At times, it is necessary to contest a will. That is the subject of this post.
When a loved one passes away leaving behind a last will and testament, doubt may exist as to the validity of his or her final written wishes. If that happens, an heir, beneficiary, or other interested person (such as a creditor) may challenge the validity of the will. This is what is called a will contest under Utah law. A will contest also applies to other types of estate planning options such as the contest of a revocable trust, but for purposes of this article, I will be focusing on wills only.
The two primary grounds to contest a will in Utah are lack of testamentary capacity and undue influence. In other words, if the decedent lacked testamentary or mental capacity at the time that the will was prepared and signed, or was under undue influence, the will does not reflect the decedent’s final wishes and should be invalidated. A third ground for contesting the validity of the will is when the will was not signed in accordance with the legal requirements and formalities set forth under Utah law.
In order to prove that the decedent lacked testamentary capacity at the time the will was drafted, the person contesting the will (also called the ‘contestant’) must answer three questions:
1. At the time the will was drafted or signed, could the decedent identify his or her closest living relatives?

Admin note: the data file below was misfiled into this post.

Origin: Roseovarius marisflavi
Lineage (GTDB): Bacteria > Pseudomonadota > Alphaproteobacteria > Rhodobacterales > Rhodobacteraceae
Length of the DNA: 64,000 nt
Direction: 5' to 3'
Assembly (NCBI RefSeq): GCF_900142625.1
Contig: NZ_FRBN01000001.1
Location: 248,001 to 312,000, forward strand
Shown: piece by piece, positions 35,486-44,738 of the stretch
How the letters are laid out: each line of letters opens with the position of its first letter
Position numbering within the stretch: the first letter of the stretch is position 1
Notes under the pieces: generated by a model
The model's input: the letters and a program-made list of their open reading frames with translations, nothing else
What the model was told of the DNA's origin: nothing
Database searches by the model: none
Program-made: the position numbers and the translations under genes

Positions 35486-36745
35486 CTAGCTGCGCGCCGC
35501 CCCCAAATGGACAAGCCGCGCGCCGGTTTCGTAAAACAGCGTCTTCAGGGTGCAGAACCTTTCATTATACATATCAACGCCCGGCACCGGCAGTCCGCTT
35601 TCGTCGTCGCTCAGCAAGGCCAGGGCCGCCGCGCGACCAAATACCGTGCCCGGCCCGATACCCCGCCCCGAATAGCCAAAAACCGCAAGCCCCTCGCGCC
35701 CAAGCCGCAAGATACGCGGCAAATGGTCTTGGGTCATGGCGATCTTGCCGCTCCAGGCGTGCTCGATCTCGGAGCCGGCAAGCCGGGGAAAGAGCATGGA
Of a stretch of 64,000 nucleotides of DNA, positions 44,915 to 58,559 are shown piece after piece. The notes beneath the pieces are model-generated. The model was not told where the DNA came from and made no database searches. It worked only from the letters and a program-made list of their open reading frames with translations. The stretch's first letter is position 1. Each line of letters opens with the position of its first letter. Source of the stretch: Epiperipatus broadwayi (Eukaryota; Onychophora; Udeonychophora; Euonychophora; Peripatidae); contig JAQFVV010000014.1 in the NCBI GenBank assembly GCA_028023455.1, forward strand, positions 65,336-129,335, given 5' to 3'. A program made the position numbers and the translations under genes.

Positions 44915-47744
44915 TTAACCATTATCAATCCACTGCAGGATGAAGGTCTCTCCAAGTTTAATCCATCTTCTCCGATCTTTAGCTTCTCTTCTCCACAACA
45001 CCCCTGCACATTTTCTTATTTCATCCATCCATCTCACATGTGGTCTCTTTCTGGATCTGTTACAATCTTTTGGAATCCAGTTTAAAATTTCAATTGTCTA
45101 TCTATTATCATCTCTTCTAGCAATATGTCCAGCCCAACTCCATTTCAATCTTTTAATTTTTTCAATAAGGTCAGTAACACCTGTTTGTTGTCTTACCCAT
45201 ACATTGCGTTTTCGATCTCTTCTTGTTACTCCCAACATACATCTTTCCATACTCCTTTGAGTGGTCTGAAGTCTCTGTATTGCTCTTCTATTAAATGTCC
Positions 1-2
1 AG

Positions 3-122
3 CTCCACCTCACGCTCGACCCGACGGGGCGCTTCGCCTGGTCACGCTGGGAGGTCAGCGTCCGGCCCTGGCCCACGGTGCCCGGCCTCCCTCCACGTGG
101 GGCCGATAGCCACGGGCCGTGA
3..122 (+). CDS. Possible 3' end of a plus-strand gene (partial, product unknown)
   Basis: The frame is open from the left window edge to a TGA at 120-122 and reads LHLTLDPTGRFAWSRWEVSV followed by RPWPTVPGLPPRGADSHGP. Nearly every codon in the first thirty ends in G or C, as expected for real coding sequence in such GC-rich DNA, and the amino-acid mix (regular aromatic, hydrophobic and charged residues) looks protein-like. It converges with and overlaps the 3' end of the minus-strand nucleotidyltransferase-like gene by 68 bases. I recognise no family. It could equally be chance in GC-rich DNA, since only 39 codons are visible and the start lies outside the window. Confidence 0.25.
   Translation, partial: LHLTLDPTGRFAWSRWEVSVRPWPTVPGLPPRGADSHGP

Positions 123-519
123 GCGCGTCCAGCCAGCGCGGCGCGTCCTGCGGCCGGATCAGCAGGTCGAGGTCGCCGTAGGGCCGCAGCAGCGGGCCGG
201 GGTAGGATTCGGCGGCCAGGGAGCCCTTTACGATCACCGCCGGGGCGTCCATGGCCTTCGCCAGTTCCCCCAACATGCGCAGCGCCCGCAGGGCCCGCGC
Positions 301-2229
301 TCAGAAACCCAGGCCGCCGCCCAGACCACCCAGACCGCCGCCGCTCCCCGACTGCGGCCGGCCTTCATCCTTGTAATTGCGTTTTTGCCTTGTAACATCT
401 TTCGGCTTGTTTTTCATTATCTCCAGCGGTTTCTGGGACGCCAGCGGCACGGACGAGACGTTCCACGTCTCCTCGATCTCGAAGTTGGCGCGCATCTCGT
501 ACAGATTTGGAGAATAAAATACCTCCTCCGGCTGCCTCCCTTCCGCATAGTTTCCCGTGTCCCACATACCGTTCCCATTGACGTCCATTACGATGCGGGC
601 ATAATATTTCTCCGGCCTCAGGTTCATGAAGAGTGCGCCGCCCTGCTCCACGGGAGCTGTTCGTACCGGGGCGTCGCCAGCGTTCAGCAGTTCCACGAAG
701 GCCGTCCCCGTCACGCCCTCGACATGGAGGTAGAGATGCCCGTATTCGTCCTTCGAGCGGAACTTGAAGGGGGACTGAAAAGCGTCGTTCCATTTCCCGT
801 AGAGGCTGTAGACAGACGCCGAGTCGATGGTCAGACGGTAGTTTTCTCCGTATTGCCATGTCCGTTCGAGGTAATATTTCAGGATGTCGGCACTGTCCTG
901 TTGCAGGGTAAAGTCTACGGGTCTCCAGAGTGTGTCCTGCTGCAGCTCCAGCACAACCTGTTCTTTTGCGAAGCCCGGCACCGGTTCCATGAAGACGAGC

2. At the time the will was drafted or signed, was the decent able to identify his or her assets?
3. At the time the will was drafted or signed, did the decedent understand what he or she was doing?
If the actions of the decedent pass this three-part test, it is highly unlikely that a contest to the will would be successful. On the other hand, if the contestant can prove that the decedent lacked the mental capacity to answer any of these questions in the affirmative, then a challenge to the validity of the decedent’s will could be successful.
Undue influence occurs when the will of the perpetrator rather than the decedent’s will is reflected in the last will and testament. In order to prove undue influence, the contestant must prove through witness testimony or statements and other types of evidence that the will does not reflect how the decedent wished to dispose of his assets or property.
Legal Requirements and Formalities Under Utah Law
Utah has a strict list of requirements to finalize a will which includes that two witnesses are present at the time the will is signed or acknowledged or within a reasonable time after the will is signed or acknowledged. However, as of August 31, 2020, Utah gave electronic wills the same legal effects as traditional ones allowing all signings to be done by simply clicking a few buttons.
How do I contest a will?
As you prepare to contest a will, you should start by doing the following:
1. Determine if you are an interested person (such as an heir, beneficiary, or creditor) and actually have standing to challenge a will;
2. Obtain a copy of the will and any amendments to make sure you have the last version of the decedent’s will;
3. Gather any documentation that may prove the decedent was acting under undue influence or lacked testamentary capacity at the time the will was prepared and/or signed; and
4. Talk to an experienced attorney that can help you understand the process of contesting a will in Utah from beginning to end.
If you need guidance contesting a will in Utah, contact us today for a free initial consultation or schedule your appointment online at https://www.skvlegal.com/book-online.